Applicants can choose between several different prompts that will vary slightly depending on whether you are submitting via the Common Application or the Coalition Application. Personal statements are an important part of your application that requires brainstorming, drafting, reviewing, and editing, so students should avoid leaving these essays until the last minute.
Personal statements aren’t the only opportunity to let your writing skills shine. In addition to this main essay, many colleges include their own Common App essay prompts and supplements, which are school-specific.
Oftentimes these essays are evaluated to learn more about a student’s level of demonstrated interest, as well as to develop a better understanding of the applicant’s character and academic goals. Some colleges may not require additional essays at all, while others might ask for several and include creative prompts to get a sense of a student’s personality.
Letters of Recommendation
Admissions officers want to develop a well-rounded picture of each applicant. In order to do this, many colleges ask for letters of recommendation from teachers and guidance counselors to understand how a student contributes to the classroom. It’s important to think about who you will ask to write your letters of recommendation carefully.
Generally, we advise students to select teachers from their junior year, as they will be most up to date on your current academic performance. Instead of waiting until the last minute, ask teachers at the start of your senior year so they’ll have plenty of time to put together compelling letters. You may want to include your resume or a list of notes so they can have something to refer to while working on your letters.
Students will need to submit their Harvard letters of recommendation from two teachers who teach different subjects. Some applicants may choose to submit another letter from someone else they’ve worked closely with, such as a coach or internship supervisor.
Many Harvard applicants will have the chance to participate in interviews with recent alumni. These conversations are an excellent opportunity to learn more about the campus and to demonstrate your interest in attending Harvard. If it is possible to arrange an interview, applicants will be contacted by one of their alumni, typically via email, to schedule a conversation. If you are looking for what to expect during your Harvard interview, their website provides details straight from an alum.
Contribution to the Harvard Community
Like every college, Harvard admissions officers affirm students who are going to make an impact on their campus. When you’re compiling your application, you should continuously ask yourself, “What does this reveal about me and the role I will play on campus?”
Admissions officers should walk away from your application with an in-depth understanding of exactly what classes you want to take, the clubs you would join, and what you’re hoping to do after graduation.
The class profile for Harvard changes every year, from the acceptance rate to how many people apply to Harvard. It’s important to check out the class profile when deciding if you want to apply to Harvard so that you know how competitive the applicant pool is and what it will take to stand out.
|Diversity % range
While many students might consider Harvard to be at the top of their future best-fit list, what exactly makes the college stand out? There are quite a few things that set the institution apart and attribute to Harvard’s graduation rate. Some key distinguishing characteristics and opportunities include:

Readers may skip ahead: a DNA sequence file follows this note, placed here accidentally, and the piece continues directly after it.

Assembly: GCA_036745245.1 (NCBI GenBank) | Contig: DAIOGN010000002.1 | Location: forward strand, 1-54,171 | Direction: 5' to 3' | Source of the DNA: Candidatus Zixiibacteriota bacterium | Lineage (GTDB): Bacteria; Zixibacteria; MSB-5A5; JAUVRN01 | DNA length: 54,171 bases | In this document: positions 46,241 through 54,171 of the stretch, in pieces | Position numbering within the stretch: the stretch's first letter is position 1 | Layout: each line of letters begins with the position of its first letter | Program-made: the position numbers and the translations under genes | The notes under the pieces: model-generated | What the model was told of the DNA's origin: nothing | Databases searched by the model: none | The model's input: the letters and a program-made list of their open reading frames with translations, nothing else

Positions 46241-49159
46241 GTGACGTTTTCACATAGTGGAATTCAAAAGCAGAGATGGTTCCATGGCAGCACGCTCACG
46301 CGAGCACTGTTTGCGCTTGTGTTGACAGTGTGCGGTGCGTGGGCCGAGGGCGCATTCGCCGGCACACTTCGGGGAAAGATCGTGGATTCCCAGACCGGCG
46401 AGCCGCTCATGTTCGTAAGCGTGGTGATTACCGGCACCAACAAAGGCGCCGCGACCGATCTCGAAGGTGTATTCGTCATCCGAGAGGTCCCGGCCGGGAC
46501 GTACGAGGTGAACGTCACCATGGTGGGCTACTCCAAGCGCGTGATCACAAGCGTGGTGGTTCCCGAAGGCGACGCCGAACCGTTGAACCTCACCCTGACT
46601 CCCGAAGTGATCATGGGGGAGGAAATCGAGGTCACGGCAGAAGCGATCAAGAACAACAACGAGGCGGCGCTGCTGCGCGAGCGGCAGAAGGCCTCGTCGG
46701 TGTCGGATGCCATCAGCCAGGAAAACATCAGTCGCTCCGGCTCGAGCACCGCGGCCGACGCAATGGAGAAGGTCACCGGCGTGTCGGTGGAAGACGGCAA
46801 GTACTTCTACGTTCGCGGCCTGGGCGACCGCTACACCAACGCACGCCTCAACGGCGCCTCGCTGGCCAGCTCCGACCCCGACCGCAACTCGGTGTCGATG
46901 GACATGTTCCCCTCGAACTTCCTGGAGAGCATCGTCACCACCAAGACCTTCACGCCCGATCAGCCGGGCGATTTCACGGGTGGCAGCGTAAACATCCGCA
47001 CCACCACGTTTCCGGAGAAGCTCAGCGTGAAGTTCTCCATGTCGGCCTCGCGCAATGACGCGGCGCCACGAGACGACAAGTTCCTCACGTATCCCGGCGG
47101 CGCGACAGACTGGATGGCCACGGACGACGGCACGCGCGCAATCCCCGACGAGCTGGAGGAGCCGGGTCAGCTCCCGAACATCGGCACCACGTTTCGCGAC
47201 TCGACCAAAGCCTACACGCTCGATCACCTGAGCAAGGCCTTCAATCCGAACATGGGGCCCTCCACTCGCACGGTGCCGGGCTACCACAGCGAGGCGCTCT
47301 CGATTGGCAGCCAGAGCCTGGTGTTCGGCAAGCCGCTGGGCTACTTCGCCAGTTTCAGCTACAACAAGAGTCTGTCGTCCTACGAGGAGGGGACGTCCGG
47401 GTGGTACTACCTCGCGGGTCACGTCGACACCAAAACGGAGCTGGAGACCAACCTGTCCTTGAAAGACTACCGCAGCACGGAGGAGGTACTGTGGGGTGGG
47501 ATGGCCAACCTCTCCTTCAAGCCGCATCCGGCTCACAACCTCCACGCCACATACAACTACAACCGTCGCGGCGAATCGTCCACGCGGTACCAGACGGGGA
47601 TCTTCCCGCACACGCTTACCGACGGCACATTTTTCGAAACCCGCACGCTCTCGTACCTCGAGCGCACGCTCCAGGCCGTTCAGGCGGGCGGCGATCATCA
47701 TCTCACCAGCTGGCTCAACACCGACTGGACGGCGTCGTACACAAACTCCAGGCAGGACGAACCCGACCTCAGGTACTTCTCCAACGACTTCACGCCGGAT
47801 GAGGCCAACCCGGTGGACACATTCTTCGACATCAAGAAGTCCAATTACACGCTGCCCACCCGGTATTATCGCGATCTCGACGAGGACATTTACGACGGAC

Clubs and Extracurricular Activities
There are plenty of opportunities for students to get involved on campus. Harvard offers 42 Division 1 intercollegiate varsity teams for men and women, as well as intramural and club teams. There are also 7 different orchestras, a school newspaper on the Associated Press wire, and student-run clubs on everything from religion to politics to public service.
Harvard has over 70 libraries that together comprise the Harvard Library, the largest academic research collection in the world.
Harvard counts many famous athletes as part of their alumni network including Jeremy Lin, Matt Birk, Craig Adams, and Ryan Fitzpatrick.
With so many diverse academic and extracurricular offerings, there isn’t just one type of student that Harvard will be the right fit for. Instead, Harvard will be an appealing option to applicants with many different interests and specialties, with an ongoing commitment to academic rigor and intellectual curiosity. The school has its own campus within a major city (Boston), which makes it an ideal option for applicants who want a close-knit campus feel with all the internships and pre-professional opportunities that come with being located in a major metropolitan area.
As the application process demonstrates, getting into Harvard isn’t easy. Students will be competing with peers across the globe and vying for a seat at one of the most selective universities in the world. Given the complexities of the application process and the high volume of applications Harvard receives, working with an admissions specialist can help applicants stand out for all of the right reasons.
Admissions consultants can benefit many types of students, from those who know exactly where they want to apply to peers who might be more unsure. Your counselor can provide guidance on every step of the application process and help you ensure that your college list is filled with institutions that are truly best fits for your needs and goals. While there are certainly students who gain admission to Harvard without working with a specialist, an admissions counselor can guide you throughout the process and ensure you’re preparing an application that will showcase what you’ll bring to campus in the best light possible.
It’s needless to say that getting into Harvard can be tough since it’s one of the top schools worldwide, but IvyWise’s admission experts are here to make it happen. Take the first step towards getting into your dream school and set an Initial Consultation.